Acting to maximize the societal benefits of ride-hailing and other transportation revolutions will provide benefits now and into the future. Daniel Sperling, Scientific American, "Can Ride-Hailing Improve Public Transportation Instead of Undercutting It?," 5 July 2018 But as the Declaration makes clear, the reasons for revolution went beyond ending something bad. Chris Stirewalt, Fox News, "The new trustbusters," 3 July 2018 Analytics and an overwhelming data revolution have strengthened the sport in many ways – but reduced more players to fungible assets. Jorge L. Ortiz, USA TODAY, "MLB players survey: Sounding off on umps, shifts, steroids - and whether to strike back," 28 June 2018 In this post-revolution season, the hosts split into various factions. Josephine Livingstone, The New Republic, "Puzzled by Westworld? Look to Shakespeare.," 26 June 2018 Take a tour of Atlanta’s fusion revolution at ajc.com. Fiza Pirani, ajc, "Atlanta named one of top 50 foodie capitals of the world," 21 June 2018 Wallace’s own homegrown revolution was happening just blocks from the old Greyhound bus station where Freedom Riders had arrived and the site of the Woolworth’s lunch counter sit-in. Southern Living, "This Mississippi Chef Uses Food To Tell His Family’s Story and Bring Friends Together," 17 June 2018 Mindhunter tracks two things at once: the rise of F.B.I. profiling, and Holden’s own revolution. K. Austin Collins, HWD, "Before Jonathan Groff Could Nail Mindhunter, He Had to Stop Smiling," 14 June 2018 Trying to topple the Iranian regime seemed to Obama dangerously in line with previous adventures in the Middle East, in which dreams of democratic revolution backed by force ended in nightmare. Adam Entous, The New Yorker, "Donald Trump’s New World Order," 11 June 2018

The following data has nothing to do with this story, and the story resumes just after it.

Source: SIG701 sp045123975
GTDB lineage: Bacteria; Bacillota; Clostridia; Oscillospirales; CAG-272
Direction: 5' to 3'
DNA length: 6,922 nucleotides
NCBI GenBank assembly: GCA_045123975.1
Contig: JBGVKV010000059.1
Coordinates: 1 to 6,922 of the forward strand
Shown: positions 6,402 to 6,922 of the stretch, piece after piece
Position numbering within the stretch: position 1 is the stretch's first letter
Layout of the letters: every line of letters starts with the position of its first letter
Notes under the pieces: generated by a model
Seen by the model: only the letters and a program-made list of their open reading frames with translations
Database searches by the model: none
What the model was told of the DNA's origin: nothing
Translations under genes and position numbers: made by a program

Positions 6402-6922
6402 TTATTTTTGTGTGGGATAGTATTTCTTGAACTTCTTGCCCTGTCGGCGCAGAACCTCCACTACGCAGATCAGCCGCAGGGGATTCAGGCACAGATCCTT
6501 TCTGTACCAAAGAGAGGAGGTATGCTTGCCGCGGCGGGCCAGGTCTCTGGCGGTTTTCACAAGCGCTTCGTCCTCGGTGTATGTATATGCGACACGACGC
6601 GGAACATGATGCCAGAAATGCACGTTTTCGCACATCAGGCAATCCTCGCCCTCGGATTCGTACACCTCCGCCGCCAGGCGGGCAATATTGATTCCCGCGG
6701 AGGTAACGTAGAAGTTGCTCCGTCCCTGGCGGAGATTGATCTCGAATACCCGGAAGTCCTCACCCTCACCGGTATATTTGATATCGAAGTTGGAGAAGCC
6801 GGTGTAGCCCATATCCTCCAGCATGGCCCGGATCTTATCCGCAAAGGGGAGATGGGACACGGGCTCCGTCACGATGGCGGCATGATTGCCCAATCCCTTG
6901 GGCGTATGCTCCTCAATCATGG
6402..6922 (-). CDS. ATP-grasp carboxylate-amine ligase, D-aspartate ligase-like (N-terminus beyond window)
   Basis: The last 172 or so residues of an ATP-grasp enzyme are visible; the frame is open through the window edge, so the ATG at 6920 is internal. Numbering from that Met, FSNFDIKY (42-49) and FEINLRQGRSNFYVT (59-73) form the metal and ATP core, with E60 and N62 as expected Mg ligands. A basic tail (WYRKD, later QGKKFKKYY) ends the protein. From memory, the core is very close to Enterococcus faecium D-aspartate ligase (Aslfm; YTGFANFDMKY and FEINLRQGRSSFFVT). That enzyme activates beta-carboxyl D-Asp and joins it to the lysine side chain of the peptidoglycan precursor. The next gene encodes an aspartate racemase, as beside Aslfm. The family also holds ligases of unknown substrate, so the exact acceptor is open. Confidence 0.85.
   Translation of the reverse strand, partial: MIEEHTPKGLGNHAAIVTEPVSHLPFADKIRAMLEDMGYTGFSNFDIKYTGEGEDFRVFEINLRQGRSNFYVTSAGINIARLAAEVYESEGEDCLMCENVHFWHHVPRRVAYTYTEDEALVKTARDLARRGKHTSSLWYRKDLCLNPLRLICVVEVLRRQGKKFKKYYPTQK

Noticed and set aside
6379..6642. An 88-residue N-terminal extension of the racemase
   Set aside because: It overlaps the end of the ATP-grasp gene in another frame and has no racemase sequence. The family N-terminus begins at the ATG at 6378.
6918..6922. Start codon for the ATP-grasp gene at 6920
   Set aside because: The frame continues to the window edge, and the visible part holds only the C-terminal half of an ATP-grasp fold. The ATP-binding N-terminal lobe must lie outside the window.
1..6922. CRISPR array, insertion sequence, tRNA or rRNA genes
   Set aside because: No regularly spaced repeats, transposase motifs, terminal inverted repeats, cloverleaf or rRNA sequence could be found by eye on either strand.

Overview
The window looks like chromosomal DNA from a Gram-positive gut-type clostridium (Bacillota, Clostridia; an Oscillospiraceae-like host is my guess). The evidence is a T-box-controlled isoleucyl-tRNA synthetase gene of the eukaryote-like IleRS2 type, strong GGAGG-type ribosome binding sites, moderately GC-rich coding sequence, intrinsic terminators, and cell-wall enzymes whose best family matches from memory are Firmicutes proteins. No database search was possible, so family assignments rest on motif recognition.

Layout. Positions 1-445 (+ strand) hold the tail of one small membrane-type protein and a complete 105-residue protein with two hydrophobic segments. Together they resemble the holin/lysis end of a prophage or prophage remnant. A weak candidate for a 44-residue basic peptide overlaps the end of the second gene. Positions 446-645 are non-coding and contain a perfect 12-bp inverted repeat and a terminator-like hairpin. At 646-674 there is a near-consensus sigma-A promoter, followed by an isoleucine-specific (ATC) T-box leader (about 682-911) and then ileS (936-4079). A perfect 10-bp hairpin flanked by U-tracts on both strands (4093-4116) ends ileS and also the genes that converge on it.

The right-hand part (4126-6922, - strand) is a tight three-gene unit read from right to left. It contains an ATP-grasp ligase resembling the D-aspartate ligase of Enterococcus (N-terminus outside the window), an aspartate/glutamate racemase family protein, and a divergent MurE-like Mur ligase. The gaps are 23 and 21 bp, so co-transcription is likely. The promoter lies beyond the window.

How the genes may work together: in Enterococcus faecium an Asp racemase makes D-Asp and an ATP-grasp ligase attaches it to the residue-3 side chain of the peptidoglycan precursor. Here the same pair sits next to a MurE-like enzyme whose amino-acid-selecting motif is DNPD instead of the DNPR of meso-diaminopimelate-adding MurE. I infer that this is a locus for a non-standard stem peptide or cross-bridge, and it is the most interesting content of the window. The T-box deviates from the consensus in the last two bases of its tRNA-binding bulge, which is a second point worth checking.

These example sentences are selected automatically from various online news sources to reflect current usage of the word 'revolution.' Views expressed in the examples do not represent the opinion of Merriam-Webster or its editors. Send us feedback.

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First Known Use of revolution

14th century, in the meaning defined at sense 1a(1)

History and Etymology for revolution

Middle English revolucioun, from Middle French revolution, from Late Latin revolution-, revolutio, from Latin revolvere to revolve

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Phrases Related to revolution

the American Revolution

the Industrial Revolution

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Last Updated

16 Oct 2018

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Time Traveler for revolution

The first known use of revolution was in the 14th century

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More Definitions for revolution

revolution

noun

English Language Learners Definition of revolution

: the usually violent attempt by many people to end the rule of one government and start a new one

: a sudden, extreme, or complete change in the way people live, work, etc.

: the action of moving around something in a path that is similar to a circle

revolution

noun
rev·o·lu·tion | \ˌre-və-ˈlü-shən \

Kids Definition of revolution

1 : the action by a heavenly body of going round in a fixed course The revolution of the earth around the sun marks one year.

2 : a spinning motion around a center or axis : rotation A light push started the globe's revolution.

3 : a single complete turn (as of a wheel) The earth makes one revolution on its axis in 24 hours.

4 : a sudden, extreme, or complete change (as in manner of living or working)

5 : the overthrow of a ruler or government by violent action